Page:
How to cut ICD-10 transition costs
The perceived cost of ICD-10 implementation is the real reason behind the physician resistance to ICD-10 implementation.
It doesn't help that there are plenty of articles comparing ICD-10 implementation to Y2K. Who really wants to take on that?
The Journal of AHIMA takes on the cost issue with a piece of analysis that concludes that ICD-10 implementation will cost less than most healthcare professionals think. We're talking $1,960-$5,900 for small medical practices. The bulk of that goes toward ICD-10 training.
This low, low price for ICD-10 implementation is based upon a couple important assumptions:
- The software upgrade costs will be practically zero because many vendors aren't charging for it.
- Productivity losses will not be as drastic as feared.
Before you revise your medical practice's 2015 budget, you need to think of this article as a best-case scenario. Medical practices need to make the calculations.
[See also:What needs to be in your ICD-10 budget]
But JOA piece is a pretty good guide to cutting ICD-10 transition costs
ICD-10 Resources for Small Physician Practices on Medscape
The Centers for Medicare and Medicaid Services (CMS) offers three new resources for ICD-10 training:
- ICD-10: Getting From Here to There -- Navigating the Road Ahead: A video lecture giving providers an overview of ICD-10 and its benefits, the differences between ICD-9 and ICD-10, and the CMS “Road to 10” Tool.
- ICD-10 and Clinical Documentation: A video discussing the role of documentation and coding in health care and examining why documentation is important for ICD-10.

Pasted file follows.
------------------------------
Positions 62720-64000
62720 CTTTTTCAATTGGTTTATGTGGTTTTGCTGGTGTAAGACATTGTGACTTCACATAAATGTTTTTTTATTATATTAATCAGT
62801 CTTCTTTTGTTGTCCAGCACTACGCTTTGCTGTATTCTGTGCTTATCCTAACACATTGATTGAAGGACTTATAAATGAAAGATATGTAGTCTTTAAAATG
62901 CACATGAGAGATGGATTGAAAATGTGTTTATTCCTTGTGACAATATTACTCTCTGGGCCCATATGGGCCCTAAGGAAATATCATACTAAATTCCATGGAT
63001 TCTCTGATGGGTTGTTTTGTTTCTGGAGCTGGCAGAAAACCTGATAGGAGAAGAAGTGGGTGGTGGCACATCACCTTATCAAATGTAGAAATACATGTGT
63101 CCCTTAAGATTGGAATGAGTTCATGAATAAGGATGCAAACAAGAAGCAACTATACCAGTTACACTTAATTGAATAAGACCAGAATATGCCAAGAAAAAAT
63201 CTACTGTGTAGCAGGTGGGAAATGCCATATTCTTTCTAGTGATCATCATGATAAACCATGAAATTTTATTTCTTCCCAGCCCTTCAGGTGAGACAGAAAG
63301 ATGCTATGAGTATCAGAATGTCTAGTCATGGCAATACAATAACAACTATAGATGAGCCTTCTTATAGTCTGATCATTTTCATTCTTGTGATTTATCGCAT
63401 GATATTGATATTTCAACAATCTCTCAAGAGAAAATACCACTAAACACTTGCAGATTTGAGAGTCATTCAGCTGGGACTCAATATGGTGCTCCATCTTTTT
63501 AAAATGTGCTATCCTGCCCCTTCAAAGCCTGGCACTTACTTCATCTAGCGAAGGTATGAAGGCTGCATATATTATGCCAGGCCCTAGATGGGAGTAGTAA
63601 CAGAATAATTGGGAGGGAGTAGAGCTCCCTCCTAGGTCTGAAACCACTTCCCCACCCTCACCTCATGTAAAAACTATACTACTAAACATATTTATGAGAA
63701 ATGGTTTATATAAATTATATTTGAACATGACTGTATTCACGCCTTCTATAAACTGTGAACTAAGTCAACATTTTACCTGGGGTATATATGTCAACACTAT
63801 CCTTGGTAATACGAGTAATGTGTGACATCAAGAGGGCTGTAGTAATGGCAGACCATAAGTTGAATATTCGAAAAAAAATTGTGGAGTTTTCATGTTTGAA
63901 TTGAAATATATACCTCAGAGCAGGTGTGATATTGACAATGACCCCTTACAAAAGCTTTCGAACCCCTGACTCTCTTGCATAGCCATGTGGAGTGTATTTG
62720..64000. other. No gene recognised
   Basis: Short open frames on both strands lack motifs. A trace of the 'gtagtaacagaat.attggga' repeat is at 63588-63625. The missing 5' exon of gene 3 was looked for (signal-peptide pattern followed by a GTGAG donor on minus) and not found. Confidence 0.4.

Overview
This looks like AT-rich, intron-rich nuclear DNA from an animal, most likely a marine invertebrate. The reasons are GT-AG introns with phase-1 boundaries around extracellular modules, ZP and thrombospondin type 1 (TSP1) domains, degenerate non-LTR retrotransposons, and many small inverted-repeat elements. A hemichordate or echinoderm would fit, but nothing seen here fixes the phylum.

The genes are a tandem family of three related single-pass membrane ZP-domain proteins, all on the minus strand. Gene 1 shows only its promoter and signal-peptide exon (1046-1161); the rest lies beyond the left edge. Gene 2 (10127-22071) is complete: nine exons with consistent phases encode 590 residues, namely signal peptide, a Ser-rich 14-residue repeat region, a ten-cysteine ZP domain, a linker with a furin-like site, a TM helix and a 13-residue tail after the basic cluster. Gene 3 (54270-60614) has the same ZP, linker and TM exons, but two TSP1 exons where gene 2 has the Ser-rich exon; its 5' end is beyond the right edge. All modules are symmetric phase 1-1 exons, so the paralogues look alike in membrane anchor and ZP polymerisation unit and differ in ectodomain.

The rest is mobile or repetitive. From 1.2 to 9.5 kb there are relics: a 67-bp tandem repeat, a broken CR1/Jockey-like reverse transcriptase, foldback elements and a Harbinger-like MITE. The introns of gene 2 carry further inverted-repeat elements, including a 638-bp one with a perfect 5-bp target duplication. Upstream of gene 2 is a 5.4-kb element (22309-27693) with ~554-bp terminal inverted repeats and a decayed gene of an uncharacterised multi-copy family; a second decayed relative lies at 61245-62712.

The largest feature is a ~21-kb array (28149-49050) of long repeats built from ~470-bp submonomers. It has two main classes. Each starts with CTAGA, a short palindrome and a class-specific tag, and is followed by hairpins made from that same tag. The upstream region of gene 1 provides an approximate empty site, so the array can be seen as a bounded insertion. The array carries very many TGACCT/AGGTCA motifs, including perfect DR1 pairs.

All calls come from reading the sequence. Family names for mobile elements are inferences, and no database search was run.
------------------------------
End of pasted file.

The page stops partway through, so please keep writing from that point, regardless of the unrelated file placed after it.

- Preparing for ICD-10: Now Is the Time: An expert column exploring the effect ICD-10 will have on systems, the coding process, documentation, and quality reporting. It also provides steps to prepare for ICD-10 implementation.
Participate in ICD-10 Acknowledgement Testing Week: November 17 through 21, 2014
CMS offers acknowledgement testing next week. All it's going to tell you is whether your ICD-10 claims will pass muster. But it's still worth the time and effort for medical practices to participate in ICD-10 acknowledgement testing.
While we wonder if there will be another ICD-10 delay, Linda Reed recommends some steps that help healthcare organizations no matter what CMS does:
- "Assess your high-volume, high-reimbursement procedures and codes."
- "Target coder training."
- "Understand and address your clinical documentation gaps."
- "Ramp up your clinical documentation improvement program."
- "Have a backup plan for additional coder resources."
- "Optimize your revenue cycle now by reducing AR days."
- "Assess your reserves and increase, as able, work with your vendor partners to anticipate cash flow-based, accounts payable delays."
Dr. James Libecco, owner of a single-physician practice at Akron Skin Center, Ohio, makes the ICD-10 transition sound easy:
- He has been ready for a couple years.
- Libecco is a dermatologist who sees a lot of advantages in ICD-10 codes.
- Software already has been compatible.
- There has been an investment of time to understand ICD-10 coding and verifying ICD-10 codes.
- He is dual coding now.
This doesn't exactly look like the disruptive force that the American Medical Association (AMA) vigorously opposes. (EHRintelligence.com)
Anthony Brino considers some of my political analysis of the ICD-10 debate and adds another consideration: The Republicans control Congress and they're not fans of government regulation. It's not that simple, which is why Brino referenced my points about financial incentives and fraud prevention. (Government Health IT)